Multispectral Imaging At Brady Hot Springs Area (Laney, 2005) Brady Hot Springs Area

Multispectral Imaging At Buffalo Valley Hot Springs Area (Laney, 2005) Buffalo Valley Hot Springs Area

Multispectral Imaging At Buffalo Valley Hot Springs Area (Littlefield & Calvin, 2009) Buffalo Valley Hot Springs Area

Multispectral Imaging At Columbus Salt Marsh Area (Shevenell, Et Al., 2008) Columbus Salt Marsh Area

Multispectral Imaging At Coso Geothermal Area (1990) Coso Geothermal Area 1990 1990

Multispectral Imaging At Cove Fort Area (Laney, 2005) Cove Fort Geothermal Area

Multispectral Imaging At Dixie Meadows Area (Martin, Et Al., 2004) Dixie Meadows Geothermal Area

Multispectral Imaging At Dixie Meadows Area (Pickles, Et Al., 2003) Dixie Meadows Geothermal Area

Multispectral Imaging At Dixie Valley Geothermal Area (Pal & Nash, 2003) Dixie Valley Geothermal Area

Multispectral Imaging At Fish Lake Valley Area (Deymonaz, Et Al., 2008) Fish Lake Valley Area

Multispectral Imaging At Fort Bliss Area (DOE GTP) Fort Bliss Area

Multispectral Imaging At Glass Buttes Area (DOE GTP) Glass Buttes Area

Multispectral Imaging At Long Valley Caldera Geothermal Area (Pickles, Et Al., 2001) Long Valley Caldera Geothermal Area 2001

Multispectral Imaging At Maui Area (DOE GTP) Maui Area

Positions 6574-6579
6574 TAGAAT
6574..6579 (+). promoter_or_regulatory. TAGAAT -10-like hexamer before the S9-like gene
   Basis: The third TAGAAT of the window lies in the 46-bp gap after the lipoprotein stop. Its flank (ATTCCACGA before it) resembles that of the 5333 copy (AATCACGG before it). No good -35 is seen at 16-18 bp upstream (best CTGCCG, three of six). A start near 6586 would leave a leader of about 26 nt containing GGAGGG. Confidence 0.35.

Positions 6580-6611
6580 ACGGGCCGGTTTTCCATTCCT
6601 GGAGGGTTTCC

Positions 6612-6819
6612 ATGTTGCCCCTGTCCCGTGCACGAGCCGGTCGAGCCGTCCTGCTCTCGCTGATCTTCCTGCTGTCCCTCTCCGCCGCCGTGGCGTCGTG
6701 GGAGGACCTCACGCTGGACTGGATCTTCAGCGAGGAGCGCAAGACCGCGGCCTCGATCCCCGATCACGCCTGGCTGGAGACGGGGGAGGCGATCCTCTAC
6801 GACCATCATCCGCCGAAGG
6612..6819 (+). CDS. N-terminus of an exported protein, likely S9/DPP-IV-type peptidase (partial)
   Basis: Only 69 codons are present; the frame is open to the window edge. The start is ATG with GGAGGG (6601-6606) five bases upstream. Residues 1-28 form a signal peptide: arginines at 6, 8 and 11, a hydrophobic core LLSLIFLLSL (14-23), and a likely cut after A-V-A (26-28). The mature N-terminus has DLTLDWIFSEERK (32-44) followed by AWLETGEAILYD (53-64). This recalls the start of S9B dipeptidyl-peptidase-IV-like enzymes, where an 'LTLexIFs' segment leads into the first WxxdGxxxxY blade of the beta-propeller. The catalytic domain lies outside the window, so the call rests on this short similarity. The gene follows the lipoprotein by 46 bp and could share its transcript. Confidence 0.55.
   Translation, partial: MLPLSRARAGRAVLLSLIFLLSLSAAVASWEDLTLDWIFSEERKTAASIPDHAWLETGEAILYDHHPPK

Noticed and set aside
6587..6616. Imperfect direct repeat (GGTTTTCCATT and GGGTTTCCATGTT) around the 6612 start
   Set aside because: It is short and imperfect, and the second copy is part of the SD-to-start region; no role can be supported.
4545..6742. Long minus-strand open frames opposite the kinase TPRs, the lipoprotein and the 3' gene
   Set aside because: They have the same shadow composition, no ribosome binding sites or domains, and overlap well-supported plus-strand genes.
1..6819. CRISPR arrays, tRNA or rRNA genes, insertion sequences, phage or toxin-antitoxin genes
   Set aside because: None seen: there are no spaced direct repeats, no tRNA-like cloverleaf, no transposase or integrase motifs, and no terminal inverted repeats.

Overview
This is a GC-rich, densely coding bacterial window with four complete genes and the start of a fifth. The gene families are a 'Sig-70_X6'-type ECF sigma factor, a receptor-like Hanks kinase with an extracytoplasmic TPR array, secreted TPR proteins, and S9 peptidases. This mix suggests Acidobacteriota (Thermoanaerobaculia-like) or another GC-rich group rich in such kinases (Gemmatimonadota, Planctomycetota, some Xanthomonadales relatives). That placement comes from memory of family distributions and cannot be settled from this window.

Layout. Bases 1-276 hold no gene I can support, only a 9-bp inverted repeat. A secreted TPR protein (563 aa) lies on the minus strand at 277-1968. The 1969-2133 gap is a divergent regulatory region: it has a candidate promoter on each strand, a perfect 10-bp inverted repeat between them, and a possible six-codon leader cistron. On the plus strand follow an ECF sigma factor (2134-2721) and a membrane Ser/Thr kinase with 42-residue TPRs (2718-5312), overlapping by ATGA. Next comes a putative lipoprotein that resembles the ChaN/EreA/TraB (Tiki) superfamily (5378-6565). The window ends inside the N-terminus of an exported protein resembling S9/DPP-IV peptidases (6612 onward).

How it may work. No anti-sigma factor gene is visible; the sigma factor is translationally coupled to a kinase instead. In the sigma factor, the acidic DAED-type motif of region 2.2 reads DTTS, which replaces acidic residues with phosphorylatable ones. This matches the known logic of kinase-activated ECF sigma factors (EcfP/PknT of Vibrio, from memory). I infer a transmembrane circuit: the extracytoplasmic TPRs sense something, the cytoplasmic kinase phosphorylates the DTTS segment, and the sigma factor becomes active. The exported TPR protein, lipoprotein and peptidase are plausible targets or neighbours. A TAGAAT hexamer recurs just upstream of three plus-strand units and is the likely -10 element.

Multispectral Imaging At Pilgrim Hot Springs Area (Prakash, Et Al., 2010) Pilgrim Hot Springs Area

Multispectral Imaging At Rangely Oilfield Area (Pickles & Cover, 2004) Rangely Oilfield Geothermal Area

Multispectral Imaging At Rhodes Marsh Area (Kratt, Et Al., 2006) Rhodes Marsh Area

Multispectral Imaging At Rhodes Marsh Area (Shevenell, Et Al., 2008) Rhodes Marsh Area

Multispectral Imaging At Salton Sea Area (Reath, Et Al., 2010) Salton Sea Area

Multispectral Imaging At Silver Peak Area (DOE GTP) Silver Peak Area

Multispectral Imaging At Silver Peak Area (Laney, 2005) Silver Peak Area

Multispectral Imaging At Teels Marsh Area (Kratt, Et Al., 2006) Teels Marsh Area

Multispectral Imaging At Teels Marsh Area (Shevenell, Et Al., 2008) Teels Marsh Area

Multispectral Imaging At The Needles Area (Kratt, Et Al., 2005) The Needles Area

Multispectral Imaging At The Needles Area (Laney, 2005) The Needles Area

Multispectral Imaging At Yellowstone Region (Hellman & Ramsey, 2004) Yellowstone Caldera Geothermal Region